The war comes to the Man of Steel
The heroes gather to pay their final respects to a mutual friend whom was viciously killed, with Black Canary and Hal Jordan parting on bitter terms due to their chosen allegiances. Meanwhile, due to Superman’s all out war against evil on Earth, another group are displeased with his quest for world peace through force. The Man of Steel has earned new enemies and he must now prepare for the coming war. -summary
Based on the hit fighting game of the same name. Injustice is a DC limited series taking place outside of main continuity in an alternate world. The first two volumes of the series followed Superman as he put down a notorious villain in violent fashion, and due to that villain’s actions, Superman whom is flanked by the Justice League, embarks on a crusade to bring world peace through a totalitarian rule which angers many governments and even other heroes. Batman openly opposes Superman by putting together a resistance. The previous volume ended on a rather shocking cliffhanger leaving the story open for many possibilities. This third volume of the series Injustice – Gods Among Us: Year Two, sees writer Tom Taylor moving forward with the story introducing more twist and story elements that appears to be promising. This volume collects Injustice Year Two issues 1 – 5.
The plot begins when Superman is greeted by one of the Guardians of the Universe named Ganthet; they happen to be the rulers and commanders of the Green Lantern Corp. The meeting between the two ends on a fiery note, that leads to Ganthet taking action and from here things only get worse.
This volume is more of a world builder using its characters to mainly drive the plot in setting up for something larger; it’s all about the build up in which Taylor does a well enough job with it and the level of suspense is pretty high. The Green Lantern Corp gets involved, and to counter them, their eternal enemy Sinestro makes his way to Superman in hopes of forming an alliance. I like how Taylor introduced Sinestro to this storyline by drawing a connection between the two as though they’re some how kindred spirits. Taylor not only develops Sinestro as a master manipulator, but he also plays on Superman’s downward spiral to ally with him even at a time like this. Superman is still the star here with him being sure of what he wants to do and even feeling remorseful about some of his actions; but he still believes in his heart that he’s right.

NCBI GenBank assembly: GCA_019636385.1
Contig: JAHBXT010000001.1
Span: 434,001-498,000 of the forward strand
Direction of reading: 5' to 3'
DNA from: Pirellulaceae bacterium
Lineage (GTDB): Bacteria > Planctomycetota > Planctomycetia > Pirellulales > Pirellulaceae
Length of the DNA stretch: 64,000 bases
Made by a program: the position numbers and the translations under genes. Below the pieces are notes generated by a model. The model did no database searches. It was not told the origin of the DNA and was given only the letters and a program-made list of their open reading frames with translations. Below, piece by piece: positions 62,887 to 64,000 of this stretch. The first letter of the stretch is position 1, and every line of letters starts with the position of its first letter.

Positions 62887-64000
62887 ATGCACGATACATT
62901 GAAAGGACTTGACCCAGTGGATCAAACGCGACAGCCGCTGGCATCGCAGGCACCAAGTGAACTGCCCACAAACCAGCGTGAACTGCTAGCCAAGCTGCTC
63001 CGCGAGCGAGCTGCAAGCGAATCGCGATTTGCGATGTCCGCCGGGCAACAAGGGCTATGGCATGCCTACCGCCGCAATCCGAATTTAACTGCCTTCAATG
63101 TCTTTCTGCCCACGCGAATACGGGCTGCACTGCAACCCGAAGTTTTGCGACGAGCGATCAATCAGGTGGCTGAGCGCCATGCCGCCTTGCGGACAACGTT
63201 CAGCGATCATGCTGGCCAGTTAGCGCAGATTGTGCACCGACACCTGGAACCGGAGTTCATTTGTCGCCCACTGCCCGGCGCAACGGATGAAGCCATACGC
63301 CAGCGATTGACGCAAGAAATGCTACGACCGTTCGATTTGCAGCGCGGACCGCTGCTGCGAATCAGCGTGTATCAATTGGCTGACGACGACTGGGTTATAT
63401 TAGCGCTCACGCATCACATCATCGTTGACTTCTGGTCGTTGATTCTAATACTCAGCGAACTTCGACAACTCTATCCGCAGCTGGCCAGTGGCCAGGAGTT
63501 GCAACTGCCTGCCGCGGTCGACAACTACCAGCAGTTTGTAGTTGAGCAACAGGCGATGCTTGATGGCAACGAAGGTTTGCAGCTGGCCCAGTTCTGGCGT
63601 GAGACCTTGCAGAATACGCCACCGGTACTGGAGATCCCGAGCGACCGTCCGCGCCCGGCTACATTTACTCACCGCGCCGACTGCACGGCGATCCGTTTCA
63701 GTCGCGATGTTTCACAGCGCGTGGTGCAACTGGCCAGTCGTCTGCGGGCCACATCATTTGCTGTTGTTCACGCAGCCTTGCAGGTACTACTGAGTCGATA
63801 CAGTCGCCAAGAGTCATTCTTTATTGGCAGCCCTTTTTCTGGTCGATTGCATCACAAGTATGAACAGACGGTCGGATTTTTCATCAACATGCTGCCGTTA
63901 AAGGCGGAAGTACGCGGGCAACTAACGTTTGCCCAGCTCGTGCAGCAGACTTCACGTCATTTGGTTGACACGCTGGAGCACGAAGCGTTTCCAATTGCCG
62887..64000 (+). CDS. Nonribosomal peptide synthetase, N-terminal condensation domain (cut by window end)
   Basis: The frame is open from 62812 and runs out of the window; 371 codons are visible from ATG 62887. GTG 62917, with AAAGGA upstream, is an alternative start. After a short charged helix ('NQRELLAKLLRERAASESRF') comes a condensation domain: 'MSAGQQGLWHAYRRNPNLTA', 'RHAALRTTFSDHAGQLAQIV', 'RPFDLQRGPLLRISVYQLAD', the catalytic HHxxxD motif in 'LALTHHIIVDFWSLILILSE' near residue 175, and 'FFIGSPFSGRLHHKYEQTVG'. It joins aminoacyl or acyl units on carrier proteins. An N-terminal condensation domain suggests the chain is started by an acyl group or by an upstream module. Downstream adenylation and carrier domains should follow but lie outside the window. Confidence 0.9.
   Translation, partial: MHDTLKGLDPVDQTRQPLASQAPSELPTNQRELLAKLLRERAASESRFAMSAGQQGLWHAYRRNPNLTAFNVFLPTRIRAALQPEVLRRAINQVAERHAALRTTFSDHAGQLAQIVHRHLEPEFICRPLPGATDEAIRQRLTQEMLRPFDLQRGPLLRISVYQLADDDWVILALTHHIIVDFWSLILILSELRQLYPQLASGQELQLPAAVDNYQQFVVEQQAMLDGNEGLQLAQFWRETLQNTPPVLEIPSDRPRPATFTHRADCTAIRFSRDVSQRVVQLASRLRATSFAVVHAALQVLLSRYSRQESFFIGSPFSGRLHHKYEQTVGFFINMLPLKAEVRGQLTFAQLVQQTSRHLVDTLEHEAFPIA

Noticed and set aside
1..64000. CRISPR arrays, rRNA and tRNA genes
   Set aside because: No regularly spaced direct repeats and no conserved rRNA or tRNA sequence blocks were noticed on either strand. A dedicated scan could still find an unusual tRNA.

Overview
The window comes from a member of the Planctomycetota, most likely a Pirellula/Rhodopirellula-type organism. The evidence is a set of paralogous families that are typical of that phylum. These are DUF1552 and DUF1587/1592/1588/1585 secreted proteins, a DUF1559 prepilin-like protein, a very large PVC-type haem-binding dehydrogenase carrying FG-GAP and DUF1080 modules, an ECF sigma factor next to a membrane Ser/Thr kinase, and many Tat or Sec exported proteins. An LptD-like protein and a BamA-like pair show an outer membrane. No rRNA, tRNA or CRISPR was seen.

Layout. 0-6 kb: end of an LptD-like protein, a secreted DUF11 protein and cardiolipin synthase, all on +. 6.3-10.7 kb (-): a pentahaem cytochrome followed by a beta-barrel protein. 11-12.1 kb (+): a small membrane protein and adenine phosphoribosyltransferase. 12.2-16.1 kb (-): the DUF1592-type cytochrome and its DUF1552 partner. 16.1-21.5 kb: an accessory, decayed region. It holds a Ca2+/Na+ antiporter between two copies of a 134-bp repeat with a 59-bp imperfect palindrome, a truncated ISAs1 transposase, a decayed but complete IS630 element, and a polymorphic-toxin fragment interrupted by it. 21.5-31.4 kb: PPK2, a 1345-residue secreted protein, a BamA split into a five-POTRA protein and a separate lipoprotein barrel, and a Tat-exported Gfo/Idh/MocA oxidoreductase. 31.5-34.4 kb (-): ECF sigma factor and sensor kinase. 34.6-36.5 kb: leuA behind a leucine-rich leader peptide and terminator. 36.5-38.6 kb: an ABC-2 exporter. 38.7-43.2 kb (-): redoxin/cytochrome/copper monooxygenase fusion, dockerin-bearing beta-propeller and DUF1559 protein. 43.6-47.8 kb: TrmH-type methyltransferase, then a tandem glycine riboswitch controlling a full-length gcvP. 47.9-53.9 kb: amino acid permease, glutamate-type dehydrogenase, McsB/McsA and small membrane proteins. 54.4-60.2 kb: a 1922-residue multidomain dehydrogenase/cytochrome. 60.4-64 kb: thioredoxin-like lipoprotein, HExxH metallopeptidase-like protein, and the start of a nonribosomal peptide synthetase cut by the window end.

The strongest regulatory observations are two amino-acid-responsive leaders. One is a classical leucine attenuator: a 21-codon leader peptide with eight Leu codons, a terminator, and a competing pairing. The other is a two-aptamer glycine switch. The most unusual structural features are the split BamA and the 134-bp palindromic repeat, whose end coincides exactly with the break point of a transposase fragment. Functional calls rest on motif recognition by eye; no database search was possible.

Taylor continues further build up by planting the seeds of a possible betrayal and even focusing on Gotham’s neck of the woods. Everything looks promising for later and that seems to be some of the issue here. Taylor focuses a lot on later, and as a result his narrative suffers in some areas. The character interactions aren’t as strong as the previous volumes because steps are being retraced, and we’re constantly being told that Superman means well although his steps are drastic. Taylor is a very good writer when he wants to be, but he still hasn’t mastered engaging dialog over the long term if he’s compared to let’s say, Brian Azzarello in his Wonder Woman run. His writing isn’t boring by any stretch, yet we already experienced his best discussions between the characters already. Perhaps I was expecting way too much.
I’ll give him more credit though by taking advantage of this alternate world concept by continuing with his shocking ways on getting rid of characters. Once again, he pulled out something I didn’t see coming despite the foreshadowing. I can’t wait to see the consequences.
Once again there’s a team of artist providing the illustrations, and this time things are looking quite better. The character designs feel more fine tuned and well defined. There’s a nice detailed finish that wasn’t seen in the last two volumes enough. There is a level of inconsistency but the art flows well enough in unison with the narrative, and the facial designs feel emotional at times. The little bit of action that is found has more of a shocking impact than actually delivering serious goods. The level of brutality can be well captured and again, it brings out more in Taylor’s writing.
The book’s opening features an introduction and a rather long summary to bring folks up to speed should they come into this book first. I highly recommend against that though; if this storyline catches an interested reader’s eye, then it’s best to start from the beginning. Despite a recap there’s nothing better than following these events closely. Recommended if you enjoyed the first two volumes, and also recommended to those looking for an alternate take on long time characters and even if you so much as got into Kingdom Come.
Pros: Solid enough world building and characters are still strong
Cons: Not Taylor's best writing in this series